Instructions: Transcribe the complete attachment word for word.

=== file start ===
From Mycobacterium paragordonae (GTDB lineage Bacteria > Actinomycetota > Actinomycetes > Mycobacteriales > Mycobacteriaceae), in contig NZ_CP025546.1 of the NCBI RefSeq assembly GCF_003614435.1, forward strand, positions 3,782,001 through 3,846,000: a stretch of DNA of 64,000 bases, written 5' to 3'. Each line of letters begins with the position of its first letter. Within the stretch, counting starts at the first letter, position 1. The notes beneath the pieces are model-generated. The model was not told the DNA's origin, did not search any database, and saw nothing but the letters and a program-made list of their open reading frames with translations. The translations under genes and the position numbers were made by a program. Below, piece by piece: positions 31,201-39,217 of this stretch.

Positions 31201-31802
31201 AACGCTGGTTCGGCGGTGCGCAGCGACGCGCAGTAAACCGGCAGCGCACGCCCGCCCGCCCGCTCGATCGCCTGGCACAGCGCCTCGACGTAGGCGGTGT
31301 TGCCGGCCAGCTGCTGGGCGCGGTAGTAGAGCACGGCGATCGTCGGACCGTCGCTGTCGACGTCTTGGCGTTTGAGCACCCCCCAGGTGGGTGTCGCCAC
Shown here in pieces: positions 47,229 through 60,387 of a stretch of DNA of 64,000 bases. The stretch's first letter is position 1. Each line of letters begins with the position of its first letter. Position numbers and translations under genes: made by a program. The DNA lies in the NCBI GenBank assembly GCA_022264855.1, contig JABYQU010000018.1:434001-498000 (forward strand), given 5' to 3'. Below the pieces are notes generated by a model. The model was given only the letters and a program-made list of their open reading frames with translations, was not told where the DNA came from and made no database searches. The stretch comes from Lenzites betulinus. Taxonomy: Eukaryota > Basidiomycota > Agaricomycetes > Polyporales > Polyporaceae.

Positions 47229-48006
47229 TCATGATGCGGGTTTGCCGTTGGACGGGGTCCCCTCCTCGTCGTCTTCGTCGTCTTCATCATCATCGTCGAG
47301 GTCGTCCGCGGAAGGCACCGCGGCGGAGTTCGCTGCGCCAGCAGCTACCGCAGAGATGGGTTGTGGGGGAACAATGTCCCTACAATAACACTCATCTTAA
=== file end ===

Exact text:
From Mycobacterium paragordonae (GTDB lineage Bacteria > Actinomycetota > Actinomycetes > Mycobacteriales > Mycobacteriaceae), in contig NZ_CP025546.1 of the NCBI RefSeq assembly GCF_003614435.1, forward strand, positions 3,782,001 through 3,846,000: a stretch of DNA of 64,000 bases, written 5' to 3'. Each line of letters begins with the position of its first letter. Within the stretch, counting starts at the first letter, position 1. The notes beneath the pieces are model-generated. The model was not told the DNA's origin, did not search any database, and saw nothing but the letters and a program-made list of their open reading frames with translations. The translations under genes and the position numbers were made by a program. Below, piece by piece: positions 31,201-39,217 of this stretch.

Positions 31201-31802
31201 AACGCTGGTTCGGCGGTGCGCAGCGACGCGCAGTAAACCGGCAGCGCACGCCCGCCCGCCCGCTCGATCGCCTGGCACAGCGCCTCGACGTAGGCGGTGT
31301 TGCCGGCCAGCTGCTGGGCGCGGTAGTAGAGCACGGCGATCGTCGGACCGTCGCTGTCGACGTCTTGGCGTTTGAGCACCCCCCAGGTGGGTGTCGCCAC
Shown here in pieces: positions 47,229 through 60,387 of a stretch of DNA of 64,000 bases. The stretch's first letter is position 1. Each line of letters begins with the position of its first letter. Position numbers and translations under genes: made by a program. The DNA lies in the NCBI GenBank assembly GCA_022264855.1, contig JABYQU010000018.1:434001-498000 (forward strand), given 5' to 3'. Below the pieces are notes generated by a model. The model was given only the letters and a program-made list of their open reading frames with translations, was not told where the DNA came from and made no database searches. The stretch comes from Lenzites betulinus. Taxonomy: Eukaryota > Basidiomycota > Agaricomycetes > Polyporales > Polyporaceae.

Positions 47229-48006
47229 TCATGATGCGGGTTTGCCGTTGGACGGGGTCCCCTCCTCGTCGTCTTCGTCGTCTTCATCATCATCGTCGAG
47301 GTCGTCCGCGGAAGGCACCGCGGCGGAGTTCGCTGCGCCAGCAGCTACCGCAGAGATGGGTTGTGGGGGAACAATGTCCCTACAATAACACTCATCTTAA